In 2017, I became inspired to create a recurring volunteer opportunity for people who want to support natural disaster and humanitarian crisis response. The series of connected remote events enabled volunteers to donate their lunch break to map buildings, roads, and other features that NGOs use to plan aid efforts.

The monthly events organized contributions to Humanitarian OpenStreetMap Team (HOT), so I coined the name “HOTLunch”.


Organizing an international volunteer opportunity

The idea for HOTLunch expanded on the Mapathon, which is a well-established event format created by HOT where volunteers gather to simultaneously edit a global map. After running a large-scale Philly Mapathon during Philly Tech Week in 2017, I was inspired to contribute to the cause that joins mapping technology and international aid planning on a regular basis.

We hosted the first HOTLunch in fall of 2017, and by the second event, groups from several countries participated during their lunch break.


When a major natural disaster occurs, news coverage often includes messaging like: “The Red Cross has mobilized resources in the impacted area, providing housing and food for 10,000 people.”

Have you ever wonder how these relief organizations know where to send aid and for how many people?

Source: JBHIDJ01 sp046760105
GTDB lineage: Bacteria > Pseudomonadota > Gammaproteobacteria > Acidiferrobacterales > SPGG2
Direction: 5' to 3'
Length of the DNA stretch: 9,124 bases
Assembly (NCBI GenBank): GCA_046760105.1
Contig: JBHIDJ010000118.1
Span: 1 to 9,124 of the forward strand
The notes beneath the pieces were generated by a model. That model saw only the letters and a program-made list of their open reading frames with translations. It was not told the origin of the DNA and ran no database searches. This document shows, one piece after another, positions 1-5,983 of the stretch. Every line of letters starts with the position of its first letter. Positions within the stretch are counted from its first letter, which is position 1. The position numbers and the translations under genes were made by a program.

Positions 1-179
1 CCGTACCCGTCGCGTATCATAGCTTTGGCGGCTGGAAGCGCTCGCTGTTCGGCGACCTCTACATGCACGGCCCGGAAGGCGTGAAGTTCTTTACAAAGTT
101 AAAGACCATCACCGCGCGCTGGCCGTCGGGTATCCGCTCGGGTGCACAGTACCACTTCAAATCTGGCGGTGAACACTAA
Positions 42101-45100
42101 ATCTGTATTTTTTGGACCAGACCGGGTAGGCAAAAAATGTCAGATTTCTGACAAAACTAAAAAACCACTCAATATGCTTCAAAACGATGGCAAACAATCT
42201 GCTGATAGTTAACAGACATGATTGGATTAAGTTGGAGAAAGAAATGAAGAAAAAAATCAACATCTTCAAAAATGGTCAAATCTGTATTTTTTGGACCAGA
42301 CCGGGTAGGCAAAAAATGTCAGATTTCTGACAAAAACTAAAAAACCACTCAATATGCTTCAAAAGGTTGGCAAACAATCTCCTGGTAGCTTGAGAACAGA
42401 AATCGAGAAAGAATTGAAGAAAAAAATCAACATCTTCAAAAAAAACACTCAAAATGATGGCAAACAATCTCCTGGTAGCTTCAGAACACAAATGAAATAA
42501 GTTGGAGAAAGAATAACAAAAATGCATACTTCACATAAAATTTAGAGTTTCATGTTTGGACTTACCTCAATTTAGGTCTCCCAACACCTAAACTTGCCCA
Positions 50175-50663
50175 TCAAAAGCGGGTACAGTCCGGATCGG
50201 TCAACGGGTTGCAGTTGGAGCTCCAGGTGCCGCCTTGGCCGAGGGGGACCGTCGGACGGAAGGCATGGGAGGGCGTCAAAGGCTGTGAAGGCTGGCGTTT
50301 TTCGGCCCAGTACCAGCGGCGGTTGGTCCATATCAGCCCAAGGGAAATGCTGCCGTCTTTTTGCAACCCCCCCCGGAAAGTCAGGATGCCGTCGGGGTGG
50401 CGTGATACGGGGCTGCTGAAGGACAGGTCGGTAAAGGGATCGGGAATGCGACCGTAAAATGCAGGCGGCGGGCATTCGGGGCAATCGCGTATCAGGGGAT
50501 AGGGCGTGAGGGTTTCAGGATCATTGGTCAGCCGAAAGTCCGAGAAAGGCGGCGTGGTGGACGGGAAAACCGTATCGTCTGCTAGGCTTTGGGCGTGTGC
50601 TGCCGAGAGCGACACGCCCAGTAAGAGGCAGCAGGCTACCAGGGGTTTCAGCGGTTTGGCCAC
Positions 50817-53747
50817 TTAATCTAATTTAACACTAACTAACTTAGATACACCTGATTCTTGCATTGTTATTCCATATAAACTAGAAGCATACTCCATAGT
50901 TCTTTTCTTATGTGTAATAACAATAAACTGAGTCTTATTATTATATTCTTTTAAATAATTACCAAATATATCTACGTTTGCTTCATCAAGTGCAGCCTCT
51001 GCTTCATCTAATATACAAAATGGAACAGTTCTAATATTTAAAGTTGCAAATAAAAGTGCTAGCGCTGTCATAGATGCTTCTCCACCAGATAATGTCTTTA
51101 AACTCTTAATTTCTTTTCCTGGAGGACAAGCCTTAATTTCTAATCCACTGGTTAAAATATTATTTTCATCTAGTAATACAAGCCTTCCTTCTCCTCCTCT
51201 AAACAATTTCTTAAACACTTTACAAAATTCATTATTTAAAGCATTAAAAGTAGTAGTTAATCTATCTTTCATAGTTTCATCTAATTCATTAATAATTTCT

Well, many of the organizations that respond to these sorts of events utilize OpenStreetMap, a free map of the world, to plan their efforts. If an organization counts 2,500 buildings on the map and estimates 4 people per building, they can plan to serve 10,000 people.

Events like HOTLunch provide people with the opportunity to add features to OpenStreetMap to enable organizations to plan aid efforts.

How do I volunteer?

Gather in a break room, community space, or you can even just sit at your desk and remotely join other volunteers. You can find a focus task for each HOTLunch on Twitter (#HOTLunch). Log in to your OpenStreetMap account, choose the task in the HOT Tasking Manager, then trace buildings, roads, waterways, or other features on satellite imagery.

Follow this 4-step guide to participate in HOTLunch.

Custom guides

Humanitarian OpenStreetMap Team maintains several resources for learning how to contribute to projects. They created a table top guide under their Missing Maps program, which breaks down the steps you need to follow to start mapping.

I redesigned this guide to include additional tips and details related to the updated Tasking Manager based on feedback from event participants.

Two versions of the one-page guide are available:

  1. A guide for general Humanitarian OpenStreetMap Team Missing Maps Mapathons

  2. A guide for HOTLunch events

I provided the guides as an Adobe Illustrator file and PDF, so future organizers can edit the guide or just print the PDF.

You can find the guides here:

Learn more

To read even more about this opportunity that continues on the last Wednesday of every month, check out my original blog post.